The Archdiocese of St. Paul and Minneapolis has finished its review into Rev. Kevin McDonough, finding he "failed, albeit not intentionally, to adequately keep children safe."
McDonough, who has not been accused of abuse, was the vicar general for the archdiocese from 1991-2008, and from 2008-2013 he was the delegate for safe environment. He was responsible for overseeing investigations related to reports of priest sexual abuse and misconduct, and providing support services to abuse survivors.
The Archdiocesan Ministerial Review Board (MRB) conducted a "comprehensive investigation and examination" of McDonough's role in the Catholic Church's sexual abuse crisis, Tim O'Malley, director of ministerial standards and safe environment, said in a June 3 news release.
The MRB found McDonough "had not always demonstrated sufficiently sound judgment in handling allegations of ministerial misconduct or in attending to his duties to prevent harm and create safer environments," O'Malley said.
"Based on concerns about Father McDonough’s past conduct while in leadership, the MRB also concluded that Father McDonough failed, albeit not intentionally, to adequately keep children safe and recommended that he should be barred from similar leadership roles at the Archdiocesan level going forward," O'Malley said.
As a result of the investigation, the MPB concluded McDonough "does not present a risk" and recommends he "be considered fit for his current assignment in parish ministry at Incarnation parish in Minneapolis," the release says.
This investigation involved reviewing emails, letters and court filings; speaking with two survivors about their concerns about McDonough; and reviewing his interactions with offending priests.
When McDonough held safe environment leadership positions decisions were made on a number of priests accused of misconduct, including Curtis Wehmeyer. Wehmeyer was convicted of sexual abuse against three juvenile victims when he was a priest.
The cases led to the Ramsey County Attorney's Office filing criminal and civil charges against the archdiocese in 2015, saying it failed to protect children. McDonough's name was mentioned more than 120 times in the criminal complaint, which also cited past actions of other archdiocese leaders.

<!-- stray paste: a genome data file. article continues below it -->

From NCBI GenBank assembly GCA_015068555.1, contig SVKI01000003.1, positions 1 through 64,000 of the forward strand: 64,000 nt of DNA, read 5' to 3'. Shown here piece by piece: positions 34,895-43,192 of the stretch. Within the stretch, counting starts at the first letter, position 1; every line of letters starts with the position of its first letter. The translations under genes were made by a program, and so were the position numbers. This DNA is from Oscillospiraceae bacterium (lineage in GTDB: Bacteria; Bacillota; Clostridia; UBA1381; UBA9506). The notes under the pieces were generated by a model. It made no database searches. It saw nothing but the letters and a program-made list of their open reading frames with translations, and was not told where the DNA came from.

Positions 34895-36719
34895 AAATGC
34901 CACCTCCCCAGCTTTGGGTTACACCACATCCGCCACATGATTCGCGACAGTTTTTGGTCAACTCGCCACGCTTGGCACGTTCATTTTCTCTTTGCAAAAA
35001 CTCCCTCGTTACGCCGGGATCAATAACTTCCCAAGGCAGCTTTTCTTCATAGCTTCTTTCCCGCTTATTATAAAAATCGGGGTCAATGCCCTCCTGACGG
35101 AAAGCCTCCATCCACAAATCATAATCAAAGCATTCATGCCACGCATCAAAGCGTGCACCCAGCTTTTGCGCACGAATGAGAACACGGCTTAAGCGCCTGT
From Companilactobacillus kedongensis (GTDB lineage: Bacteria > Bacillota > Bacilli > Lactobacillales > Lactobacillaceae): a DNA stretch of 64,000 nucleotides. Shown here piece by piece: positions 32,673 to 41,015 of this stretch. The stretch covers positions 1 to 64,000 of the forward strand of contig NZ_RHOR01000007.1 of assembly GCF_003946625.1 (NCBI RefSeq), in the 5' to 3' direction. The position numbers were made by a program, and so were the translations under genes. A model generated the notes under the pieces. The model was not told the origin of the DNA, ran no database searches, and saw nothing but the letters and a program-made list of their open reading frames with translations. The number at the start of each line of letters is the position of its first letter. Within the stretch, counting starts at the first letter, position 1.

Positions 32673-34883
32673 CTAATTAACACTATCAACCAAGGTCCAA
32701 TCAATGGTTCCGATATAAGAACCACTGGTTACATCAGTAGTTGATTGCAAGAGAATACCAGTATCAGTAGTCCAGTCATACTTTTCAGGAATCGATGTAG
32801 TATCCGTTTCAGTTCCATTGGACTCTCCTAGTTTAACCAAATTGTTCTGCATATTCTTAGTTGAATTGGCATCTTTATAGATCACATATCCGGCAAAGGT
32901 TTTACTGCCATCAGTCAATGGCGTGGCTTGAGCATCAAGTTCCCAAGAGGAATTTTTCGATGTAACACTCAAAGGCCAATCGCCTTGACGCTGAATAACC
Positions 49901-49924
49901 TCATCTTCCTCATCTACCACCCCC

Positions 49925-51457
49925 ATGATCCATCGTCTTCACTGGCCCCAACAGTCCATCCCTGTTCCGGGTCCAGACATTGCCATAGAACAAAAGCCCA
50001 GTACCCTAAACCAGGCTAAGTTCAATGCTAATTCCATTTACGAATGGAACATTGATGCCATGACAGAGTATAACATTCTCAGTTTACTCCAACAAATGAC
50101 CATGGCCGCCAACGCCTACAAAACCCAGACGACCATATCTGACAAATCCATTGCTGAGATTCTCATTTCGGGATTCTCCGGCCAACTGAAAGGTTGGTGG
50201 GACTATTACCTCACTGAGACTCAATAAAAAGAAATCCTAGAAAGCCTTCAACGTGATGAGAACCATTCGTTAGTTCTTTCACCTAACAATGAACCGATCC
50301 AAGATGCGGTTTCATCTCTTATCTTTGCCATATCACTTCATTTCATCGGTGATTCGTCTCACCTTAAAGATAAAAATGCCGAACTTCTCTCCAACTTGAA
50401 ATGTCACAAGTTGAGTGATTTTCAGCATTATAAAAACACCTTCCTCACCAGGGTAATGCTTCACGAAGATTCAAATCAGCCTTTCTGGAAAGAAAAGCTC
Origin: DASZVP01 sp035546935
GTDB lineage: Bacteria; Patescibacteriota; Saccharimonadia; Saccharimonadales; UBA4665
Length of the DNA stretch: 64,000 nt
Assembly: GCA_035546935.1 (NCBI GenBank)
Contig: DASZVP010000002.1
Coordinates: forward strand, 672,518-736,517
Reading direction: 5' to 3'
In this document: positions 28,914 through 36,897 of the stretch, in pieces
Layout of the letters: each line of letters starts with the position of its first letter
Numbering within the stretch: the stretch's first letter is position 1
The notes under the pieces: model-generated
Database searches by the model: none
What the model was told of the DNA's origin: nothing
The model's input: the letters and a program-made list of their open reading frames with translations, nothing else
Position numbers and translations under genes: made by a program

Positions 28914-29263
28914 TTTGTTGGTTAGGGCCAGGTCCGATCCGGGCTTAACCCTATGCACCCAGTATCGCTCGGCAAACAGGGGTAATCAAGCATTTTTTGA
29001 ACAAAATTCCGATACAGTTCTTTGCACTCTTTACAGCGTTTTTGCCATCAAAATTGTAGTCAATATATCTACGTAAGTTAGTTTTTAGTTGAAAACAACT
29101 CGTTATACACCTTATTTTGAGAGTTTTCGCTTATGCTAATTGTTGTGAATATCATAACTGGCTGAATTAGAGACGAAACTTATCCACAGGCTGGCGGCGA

O'Malley said for a number of years the archdiocese received inquiries about his role in the clergy abuse crisis, which came to a head in 2013 when Minnesota passed a law that lifted the statute of limitations, giving past victims of child sexual abuse three years to sue.
More than 900 people made abuse claims during those three years, MPR News reported. As a result, more than 100 priests with ties to the archdiocese were named publicly after being credibly accused of abuse. Many of them had already died.
The scandal not only led to criminal charges against the archdiocese, but also led to Archbishop John Nienstedt's resignation and the archdiocese declaring bankruptcy.
The MRB "urged" McDonough to "consider his level of responsibility and take steps to promote greater healing in the archdiocese," such as participating in a "restorative justice effort." O'Malley says McDonough, two clergy sexual abuse survivors and two priests participated in a meeting led by retired Wisconsin Supreme Court Justice and restorative justice expert Janine Geske in May 2021.
McDonough was ordained a priest for the archdiocese of St. Paul and Minneapolis in 1980. In addition to working in archdiocesan administration, he was the pastor at St. Peter Claver Church in St. Paul for 26 years and became the pastor at Church of the Incarnation in south Minneapolis in 2010, the church's website says.
The Archdiocese of St. Paul and Minneapolis has a website dedicated to being a safe environment for children.